Paul Erne, MD2: From the 1AMIS Plus Data Center, Institute of Social & Preventive Medicine, University of Zurich, 2department of cardiology, Canton Hospital


Sex-related differences in treatment and outcome in patients with ACS

The AMIS (Acute Myocardial Infarction in Switzerland) Plus prospective cohort study compared treatment and in-hospital outcomes between men and women with acute coronary syndrome (N = 26,452) admitted to Swiss hospitals between 1997 and 2007. The study reached several important conclusions: women had different baseline characteristics than men at admission, were treated with different drug regimens, and were significantly less likely to undergo percutaneous coronary intervention. After adjusting for these differences, researchers found no significant difference in the rates of in-hospital mortality between men and women, except for women aged 51 to 60 years, who were more likely to die in-hospital.

The Copenhagen City Heart Study, Bispebjerg University Hospital, University of Copenhage


Nonfasting triglycerides and ischemic heart disease in men and women

Triglyceride levels are usually measured after the patient has fasted, and then exclude remnant lipoproteins. Except for the first few hours of the morning, individuals are usually in a nonfasting state for most of the day. We investigated whether nonfasting triglyceride levels predicted the risk of myocardial infarction (MI), ischemic heart disease, and death in the general population. Results showed that increased nonfasting triglyceride levels were associated with an increased risk of MI, ischemic heart disease, and death.

Brahmajee K. Nallamothu, MD, MPH, is assistant professor of internal medicine, Cardiovascular Center, University of Michigan, Ann Arbor, MI.


Early invasive or selective invasive strategies for ACS patients

Treatment of stable patients with acute coronary syndrome (ACS) is controversial. Until recently, large randomized clinical trials had indicated that an "early" invasive strategy with routine cardiac catheterization reduced the likelihood of recurrent cardiovascular events when compared with a more "selective" approach, in which stable patients were referred to cardiac catheterization based on high-risk features on noninvasive stress imaging or because of a failure in initial medical therapy.

Marco Meglio


COVID-19 and the Brain: Understanding the Neurological Effects of the Virus as the Pandemic Evolves

Almost 4 years since the beginning of the pandemic, continuous research efforts have begun to paint a better picture of the impact the virus has on the brain and the central nervous system.

RosaMaria Marfisi, MS


The prognostic role of metabolic syndrome after myocardial infarction

We evaluated the prognostic role of metabolic syndrome after myocardial infarction and found that metabolic syndrome correlated with an increased risk of cardiovascular events and death. The risk of developing diabetes decreased with weight loss in patients with metabolic syndrome. These results indicate that a more aggressive approach to the treatment of patients with metabolic syndrome, particularly with regard to changes in lifestyle, would be beneficial.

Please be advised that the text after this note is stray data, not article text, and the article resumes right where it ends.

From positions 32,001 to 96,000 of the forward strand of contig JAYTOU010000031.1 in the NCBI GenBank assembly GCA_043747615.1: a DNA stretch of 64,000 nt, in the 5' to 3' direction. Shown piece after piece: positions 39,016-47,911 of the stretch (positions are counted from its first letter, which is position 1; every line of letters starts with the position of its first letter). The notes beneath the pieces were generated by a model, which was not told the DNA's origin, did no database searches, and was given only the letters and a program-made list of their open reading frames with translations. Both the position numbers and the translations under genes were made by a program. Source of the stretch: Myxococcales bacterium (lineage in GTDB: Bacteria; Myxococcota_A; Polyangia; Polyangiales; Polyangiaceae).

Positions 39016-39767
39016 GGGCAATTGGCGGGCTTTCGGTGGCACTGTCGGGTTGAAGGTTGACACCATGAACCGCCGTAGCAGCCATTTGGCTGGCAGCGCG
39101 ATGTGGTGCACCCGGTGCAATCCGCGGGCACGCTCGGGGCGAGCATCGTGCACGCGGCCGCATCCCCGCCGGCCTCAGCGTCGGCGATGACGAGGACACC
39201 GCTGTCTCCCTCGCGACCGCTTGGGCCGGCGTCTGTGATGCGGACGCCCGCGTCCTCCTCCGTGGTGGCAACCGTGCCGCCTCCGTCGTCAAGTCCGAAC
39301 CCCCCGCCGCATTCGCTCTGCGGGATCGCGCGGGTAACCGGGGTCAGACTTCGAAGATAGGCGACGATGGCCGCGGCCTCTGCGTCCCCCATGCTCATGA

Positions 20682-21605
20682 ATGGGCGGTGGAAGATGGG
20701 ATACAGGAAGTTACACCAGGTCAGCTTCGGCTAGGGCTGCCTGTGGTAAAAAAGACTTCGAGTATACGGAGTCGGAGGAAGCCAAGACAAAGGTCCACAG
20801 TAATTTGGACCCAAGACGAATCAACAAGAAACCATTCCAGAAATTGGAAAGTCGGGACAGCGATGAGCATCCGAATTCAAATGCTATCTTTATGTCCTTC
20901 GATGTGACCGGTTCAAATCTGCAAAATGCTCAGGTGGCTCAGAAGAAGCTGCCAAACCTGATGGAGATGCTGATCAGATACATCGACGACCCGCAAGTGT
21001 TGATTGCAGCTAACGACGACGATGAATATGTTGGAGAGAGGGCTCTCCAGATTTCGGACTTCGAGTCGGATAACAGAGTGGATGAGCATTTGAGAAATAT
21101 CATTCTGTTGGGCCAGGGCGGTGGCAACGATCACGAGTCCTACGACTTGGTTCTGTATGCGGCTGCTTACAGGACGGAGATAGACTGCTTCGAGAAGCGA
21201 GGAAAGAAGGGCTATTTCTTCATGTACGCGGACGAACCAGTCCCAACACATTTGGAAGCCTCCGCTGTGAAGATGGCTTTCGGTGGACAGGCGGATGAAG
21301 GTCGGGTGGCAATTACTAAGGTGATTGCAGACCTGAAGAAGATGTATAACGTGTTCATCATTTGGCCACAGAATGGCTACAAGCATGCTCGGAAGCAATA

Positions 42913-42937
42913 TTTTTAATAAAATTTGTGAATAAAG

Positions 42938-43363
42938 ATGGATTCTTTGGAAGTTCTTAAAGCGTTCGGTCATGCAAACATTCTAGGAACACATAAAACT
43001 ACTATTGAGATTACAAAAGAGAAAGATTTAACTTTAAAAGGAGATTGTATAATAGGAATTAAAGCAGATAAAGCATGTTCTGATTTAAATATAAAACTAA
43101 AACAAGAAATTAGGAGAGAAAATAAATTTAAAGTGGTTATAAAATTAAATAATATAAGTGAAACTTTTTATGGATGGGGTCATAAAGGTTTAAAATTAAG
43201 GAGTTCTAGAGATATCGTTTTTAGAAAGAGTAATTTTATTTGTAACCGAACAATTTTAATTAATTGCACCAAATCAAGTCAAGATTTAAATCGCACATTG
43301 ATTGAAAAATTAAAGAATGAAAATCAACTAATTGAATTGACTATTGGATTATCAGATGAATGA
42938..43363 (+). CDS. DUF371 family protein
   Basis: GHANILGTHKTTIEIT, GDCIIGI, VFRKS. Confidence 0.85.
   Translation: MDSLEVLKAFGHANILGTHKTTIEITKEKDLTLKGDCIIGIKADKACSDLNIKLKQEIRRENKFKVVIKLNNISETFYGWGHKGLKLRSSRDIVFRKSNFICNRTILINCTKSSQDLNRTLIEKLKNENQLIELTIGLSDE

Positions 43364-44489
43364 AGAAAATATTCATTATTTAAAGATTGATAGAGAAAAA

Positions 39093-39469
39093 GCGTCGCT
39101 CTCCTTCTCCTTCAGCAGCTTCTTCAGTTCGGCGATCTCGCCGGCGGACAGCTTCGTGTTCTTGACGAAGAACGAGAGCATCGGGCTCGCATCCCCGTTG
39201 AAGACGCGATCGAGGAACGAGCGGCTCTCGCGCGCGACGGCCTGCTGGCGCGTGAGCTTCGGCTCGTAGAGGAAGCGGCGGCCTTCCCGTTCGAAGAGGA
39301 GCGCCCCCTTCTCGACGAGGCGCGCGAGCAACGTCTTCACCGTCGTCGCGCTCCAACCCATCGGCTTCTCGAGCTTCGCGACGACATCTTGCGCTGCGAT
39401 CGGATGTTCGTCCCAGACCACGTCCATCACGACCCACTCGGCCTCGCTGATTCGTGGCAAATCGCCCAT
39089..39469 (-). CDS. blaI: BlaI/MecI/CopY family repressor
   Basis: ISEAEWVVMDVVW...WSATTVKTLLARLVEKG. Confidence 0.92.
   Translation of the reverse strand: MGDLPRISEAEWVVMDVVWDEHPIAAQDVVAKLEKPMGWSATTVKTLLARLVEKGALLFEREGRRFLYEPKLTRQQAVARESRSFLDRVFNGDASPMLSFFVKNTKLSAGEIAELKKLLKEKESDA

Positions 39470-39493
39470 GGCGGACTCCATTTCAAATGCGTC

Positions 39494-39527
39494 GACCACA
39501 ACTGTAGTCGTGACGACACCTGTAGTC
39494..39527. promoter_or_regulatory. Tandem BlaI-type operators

Abe W. Friedman, MD


Intermittent inotropic therapy: A clinician's opinion

Can any physician consider using intermittent inotropic therapy in patients with congestive heart failure?

Roxanne Williams-Truax, RN, BSN, OCN


The Nurse's Role in Recruitment and Retention of Clinical Trial Participants

Recruiting patients to participate in clinical trials is a challenging and time-consuming endeavor, especially when it comes to cancer clinical trials.

Timothy Hoff, PhD


AJMC Study Looks at the Shaky Foundation of the Patient-centered Medical Home

The patient-centered medical home has been proposed as a solution to the challenges facing primary care, but there are several concerns over whether this approach is feasible.

Michael F. Myers, MD


Lessons Learned from My Doctor-Patients

A doctor writes on his experiences in treating colleagues in his psychiatry practice, and the humility he's gained from it.

Dawn Laney, MS, CGC, CCRC, Assistant Professor


Case-Based Peer Perspectives in Fabry Disease

Dawn Laney, MS, CGC, CCRC, Assistant Professor and Director, Emory Genetic Clinical Trials Center, talks misdiagnosis in Fabry disease through a case study.

Michael J. Gaunt, PharmD


Keeping Patients Safe from Methadone Overdose: A Pharmacist's Perspective

Confusion between methadone and other medications with lookalike names can cause life-threatening errors.

Oncology & Biotech News Editors


Chemotherapy Foundation Symposium Overview

This year's Chemotherapy FoundationSymposium, entitled

Mark A. Becker, MD


Provide Your Patients with an Online Resource You can Both Trust...Your Own!

Patients are going online for health information but would prefer to get it from you. Are you there to help them?

Atsushi Hozawa, MD, PhD


White-coat hypertension and progression to home hypertension

Our study aimed to clarify whether white-coat hypertension represents a transient state in the development of hypertension outside medical settings. We followed up 128 subjects with white-coat hypertension and compared their risk of progression to home hypertension with that of 649 sustained normotensive subjects. After 8 years of follow-up, subjects with white-coat hypertension had an approximately 3-fold higher risk of eventually manifesting home hypertension. We concluded that patients with white-coat hypertension should be carefully monitored.

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